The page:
A special faculty meeting was held Friday to discuss concerns over the newly presented Workforce Management Framework.
During the meeting, professors Dan Colson and Michael Morales presented a resolution, which stated that the proposed framework was “largely opaque, with no Faculty Senate involvement.” The resolution passed unanimously.
About 85 faculty members attended in person and via Zoom.
In an effort to aid public universities that financially struggled because of declining enrollments and the COVID-19 pandemic, the Kansas Board of Regents (KBOR) is allowing public universities to submit justification to dismiss faculty members, including tenured professors. ESU President Ken Hush announced the administration's plan to submit a justification in a campus-wide email Sept. 7.
Cynthia Kane, professor of University Libraries and Archives, said that Hush’s email was unclear about who or what group of people drafted the framework.
“The group that actually wrote the draft of the framework, was that the ESU leadership team? Was it a smaller group that we do not know about?” Kane asked during the meeting.
There was an audible groan from several attending faculty members when interim provost Brent Thomas responded by deferring the question to Kevin Johnson, the university’s legal counsel.
“I believe he could provide you with that information,” Thomas said.
The leadership team, formed by Hush, consists of students, faculty and community members who advise Hush in decisions, as described by Shelly Gehrke in an ASG forum on Friday.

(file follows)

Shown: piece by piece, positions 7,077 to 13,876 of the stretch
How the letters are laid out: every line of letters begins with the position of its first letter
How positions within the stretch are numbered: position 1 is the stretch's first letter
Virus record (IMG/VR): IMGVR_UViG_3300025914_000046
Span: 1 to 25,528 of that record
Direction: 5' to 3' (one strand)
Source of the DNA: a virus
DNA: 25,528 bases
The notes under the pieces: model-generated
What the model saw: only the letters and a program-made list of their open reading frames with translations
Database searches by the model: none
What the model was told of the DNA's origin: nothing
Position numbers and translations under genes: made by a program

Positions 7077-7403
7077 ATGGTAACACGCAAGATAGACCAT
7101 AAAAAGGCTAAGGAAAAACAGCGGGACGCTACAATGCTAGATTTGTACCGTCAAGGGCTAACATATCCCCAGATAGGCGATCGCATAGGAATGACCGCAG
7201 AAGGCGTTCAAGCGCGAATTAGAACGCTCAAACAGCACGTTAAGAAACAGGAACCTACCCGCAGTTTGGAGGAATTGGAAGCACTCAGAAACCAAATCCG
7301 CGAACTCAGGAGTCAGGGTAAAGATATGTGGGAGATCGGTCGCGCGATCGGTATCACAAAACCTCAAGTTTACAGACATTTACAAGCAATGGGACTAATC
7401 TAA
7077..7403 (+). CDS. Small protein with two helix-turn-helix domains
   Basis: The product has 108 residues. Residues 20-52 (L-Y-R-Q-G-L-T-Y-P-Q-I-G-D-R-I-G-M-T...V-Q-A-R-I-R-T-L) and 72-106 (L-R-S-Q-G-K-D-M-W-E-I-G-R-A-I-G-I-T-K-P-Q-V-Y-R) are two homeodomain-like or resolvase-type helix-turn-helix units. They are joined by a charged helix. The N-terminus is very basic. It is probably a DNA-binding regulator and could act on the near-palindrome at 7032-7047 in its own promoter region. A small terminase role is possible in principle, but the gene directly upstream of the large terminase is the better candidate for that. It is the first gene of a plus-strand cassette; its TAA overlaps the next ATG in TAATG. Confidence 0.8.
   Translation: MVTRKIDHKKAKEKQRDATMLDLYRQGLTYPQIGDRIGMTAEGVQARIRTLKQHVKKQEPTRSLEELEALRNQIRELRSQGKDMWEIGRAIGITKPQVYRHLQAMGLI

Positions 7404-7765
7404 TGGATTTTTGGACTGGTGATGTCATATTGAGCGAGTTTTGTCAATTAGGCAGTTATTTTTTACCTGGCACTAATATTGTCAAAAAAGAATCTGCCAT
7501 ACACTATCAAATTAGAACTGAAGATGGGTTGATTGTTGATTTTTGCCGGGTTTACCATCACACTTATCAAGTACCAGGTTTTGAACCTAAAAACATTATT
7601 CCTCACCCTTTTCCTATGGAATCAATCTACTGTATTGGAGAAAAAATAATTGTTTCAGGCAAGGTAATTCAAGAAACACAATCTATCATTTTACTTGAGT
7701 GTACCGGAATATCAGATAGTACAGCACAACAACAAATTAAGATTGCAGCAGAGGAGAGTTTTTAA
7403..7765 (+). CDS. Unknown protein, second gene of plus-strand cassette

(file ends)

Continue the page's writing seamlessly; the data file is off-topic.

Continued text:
In an email to The Bulletin, Johnson denied The Bulletin’s request to attend and report on leadership team meetings, stating the meetings are “staff meetings” that are not open to the public. Johnson also stated that the leadership team is not an entity of ESU, nor was it created by ESU.
When attending faculty members raised concern that they were not represented, because none of the leadership team members are tenured faculty. Thomas replied, “Duly noted.”
Many faculty members expressed concerns and fears about the current state of the university, including the lack of communication and transparency between administration and faculty on new policies and changes.
Charles Brown, professor of social sciences, sociology and criminology said reading the framework draft was a difficult and traumatic process for him.
“It’s very disheartening to hear the Dean of the College of Liberal Arts and Sciences defend and promote this program,” Brown said.
The Workforce Management Framework is first on KBOR’s agenda for their meeting Wednesday. The Board will then vote whether to approve the policy.
Sarah Spicer advises The Bulletin on stories about Emporia State’s framework to dismiss employees.